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Twenty One Pilots will present a refreshing change in genre at the Winter Benefit Concert in December.

Twenty One Pilots will present a refreshing change in genre at the Winter Benefit Concert in December.

By Sean Hudgins
Staff Reporter

Year after year, University students have watched a series of performers come to campus for a variety of concerts, including the Fall/Winter Concert,   Spring Concert as well as Hoops Mania. For each performance, the theme seems to be the same. The performers have either been rappers or electronic artists.

Not since 2009, when CAT brought pop-rock group The Fray to campus, has there been an act that could accurately be described as a band playing actual instruments as opposed to synthesizers and pre-recorded tracks.

CAT representatives say that they are not responsible for the Hoops Mania performer, whom is selected entirely by Athletics. But since 2010, students have grown tired of the campus’ stagnant music scene.

“I don’t know why they don’t get an actual group,” said senior Catie Condrin. “Why are they always rappers?”

“I don’t even go to them,” said Ryan Amspacher, another senior. “I never know the performers.”

On Nov. 7, CAT announced that Twenty One Pilots would be the performer for the University’s second Winter Benefit Concert, bucking this three-year trend.

“We wanted to do something that was different,” says Kevin McClure, a CAT concert co-director. “We wanted to bring a band or group to campus.”

It would seem that many students would be happy to have a performer that isn’t a rapper, especially with one of the most frequently left comments on a student survey, according to McClure, being something along the lines of “no rap,  please.”

But why wasn’t this done before?

“I couldn’t tell ya,” said a shrugging Evan McIntyre,    McClure’s co-director.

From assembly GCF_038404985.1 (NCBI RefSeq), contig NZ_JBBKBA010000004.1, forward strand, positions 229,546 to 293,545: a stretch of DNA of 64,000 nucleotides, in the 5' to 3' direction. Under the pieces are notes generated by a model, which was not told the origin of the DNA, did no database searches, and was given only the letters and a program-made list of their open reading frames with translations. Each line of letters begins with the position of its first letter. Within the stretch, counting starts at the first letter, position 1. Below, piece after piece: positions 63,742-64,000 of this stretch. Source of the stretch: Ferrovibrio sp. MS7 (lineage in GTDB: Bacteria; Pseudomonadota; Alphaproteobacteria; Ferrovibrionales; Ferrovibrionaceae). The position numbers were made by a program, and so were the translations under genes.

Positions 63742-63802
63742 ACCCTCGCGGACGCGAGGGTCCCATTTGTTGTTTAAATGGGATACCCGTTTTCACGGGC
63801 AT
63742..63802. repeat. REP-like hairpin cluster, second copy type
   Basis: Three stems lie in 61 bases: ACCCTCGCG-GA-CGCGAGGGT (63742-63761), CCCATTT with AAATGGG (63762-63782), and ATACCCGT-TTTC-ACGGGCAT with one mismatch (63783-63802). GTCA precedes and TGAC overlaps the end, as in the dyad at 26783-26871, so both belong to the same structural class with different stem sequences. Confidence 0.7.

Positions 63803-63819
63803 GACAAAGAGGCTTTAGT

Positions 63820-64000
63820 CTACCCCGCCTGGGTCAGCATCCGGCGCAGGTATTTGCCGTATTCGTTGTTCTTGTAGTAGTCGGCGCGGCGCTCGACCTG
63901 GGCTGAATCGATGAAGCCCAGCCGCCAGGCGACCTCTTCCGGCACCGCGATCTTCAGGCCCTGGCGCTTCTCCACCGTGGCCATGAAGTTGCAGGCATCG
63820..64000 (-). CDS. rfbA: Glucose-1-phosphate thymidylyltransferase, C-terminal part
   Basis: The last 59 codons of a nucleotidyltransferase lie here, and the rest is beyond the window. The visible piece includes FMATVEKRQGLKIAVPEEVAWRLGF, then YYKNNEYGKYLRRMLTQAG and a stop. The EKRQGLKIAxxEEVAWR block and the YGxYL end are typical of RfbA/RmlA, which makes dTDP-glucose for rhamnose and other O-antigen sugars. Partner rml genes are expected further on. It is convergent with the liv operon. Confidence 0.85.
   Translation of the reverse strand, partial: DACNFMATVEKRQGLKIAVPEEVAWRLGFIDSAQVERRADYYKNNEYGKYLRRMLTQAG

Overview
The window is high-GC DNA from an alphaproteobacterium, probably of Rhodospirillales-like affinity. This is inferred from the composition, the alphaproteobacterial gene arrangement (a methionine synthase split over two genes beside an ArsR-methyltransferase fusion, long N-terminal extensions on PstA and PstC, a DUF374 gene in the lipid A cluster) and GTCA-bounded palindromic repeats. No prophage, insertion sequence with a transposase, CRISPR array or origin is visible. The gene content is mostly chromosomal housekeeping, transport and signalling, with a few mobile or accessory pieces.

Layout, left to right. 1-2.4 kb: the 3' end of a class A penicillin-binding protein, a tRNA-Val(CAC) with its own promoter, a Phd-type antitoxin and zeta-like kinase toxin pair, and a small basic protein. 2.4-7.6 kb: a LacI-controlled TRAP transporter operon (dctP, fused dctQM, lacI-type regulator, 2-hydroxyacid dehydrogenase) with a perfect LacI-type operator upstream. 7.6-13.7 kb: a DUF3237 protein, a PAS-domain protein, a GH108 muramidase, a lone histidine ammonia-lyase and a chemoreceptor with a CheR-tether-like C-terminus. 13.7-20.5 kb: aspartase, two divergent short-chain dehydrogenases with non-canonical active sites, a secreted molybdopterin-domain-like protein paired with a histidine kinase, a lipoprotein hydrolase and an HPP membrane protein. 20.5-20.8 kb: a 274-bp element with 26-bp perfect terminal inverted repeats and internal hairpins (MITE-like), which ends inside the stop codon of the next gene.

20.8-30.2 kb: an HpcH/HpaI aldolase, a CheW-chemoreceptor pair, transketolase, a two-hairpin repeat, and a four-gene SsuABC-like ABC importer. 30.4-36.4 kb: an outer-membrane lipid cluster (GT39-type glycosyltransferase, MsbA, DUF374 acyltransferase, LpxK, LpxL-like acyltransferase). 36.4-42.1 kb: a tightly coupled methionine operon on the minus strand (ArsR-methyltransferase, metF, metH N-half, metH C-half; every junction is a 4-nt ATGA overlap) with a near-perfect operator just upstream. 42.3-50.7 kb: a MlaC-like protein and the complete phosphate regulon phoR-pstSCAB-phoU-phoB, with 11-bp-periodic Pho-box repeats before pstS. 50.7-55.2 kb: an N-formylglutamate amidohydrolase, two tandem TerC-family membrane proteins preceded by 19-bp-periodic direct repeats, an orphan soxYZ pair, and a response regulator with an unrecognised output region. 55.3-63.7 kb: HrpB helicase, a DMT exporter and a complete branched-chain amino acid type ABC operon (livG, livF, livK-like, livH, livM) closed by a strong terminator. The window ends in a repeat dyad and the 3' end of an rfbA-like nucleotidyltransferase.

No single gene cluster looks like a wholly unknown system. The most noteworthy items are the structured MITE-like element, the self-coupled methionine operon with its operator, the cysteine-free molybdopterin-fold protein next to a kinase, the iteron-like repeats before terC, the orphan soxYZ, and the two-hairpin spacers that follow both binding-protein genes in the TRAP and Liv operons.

“Those were the decisions that previous concert directors have made,” McClure said.

McClure and McIntyre admit to predominantly being fans of indie-rock and acoustic, folky music respectively——one might speculate that, with the selection of Twenty One Pilots, the director’s preference can be a determining factor in the type of performer brought in.

But according to Nikki Hornsberry, Assistant Director of Student Development for Programming, the final decision is not made by the concert directors.

Hornsberry says that the survey referenced by McClure is sent to 60 percent of the student body. McIntyre says this provides CAT with a representative sample and gives students the opportunity to tell CAT what their favorite genres are, as well as their top three artists, and a handful of other deciding factors.

“I think more people need to voice what they want to hear,” Hornsberry said. “That’s the beauty of free speech. That’s the beauty of music.”

Still, though the survey is designed to be representative, and most students do say that they have at some point received the survey, there are others who are not given this same opportunity to provide suggestions.

“I’ve never seen a survey,” said senior Kathryn Neuser.

“Nope, never gotten one,” said senior Colleen Donahue.

McIntyre says that regardless of who it goes out to, the problem with the survey is that the requests are unrealistic, and usually mention only the biggest names in the industry, including Jay-Z, Beyonce and Taylor Swift.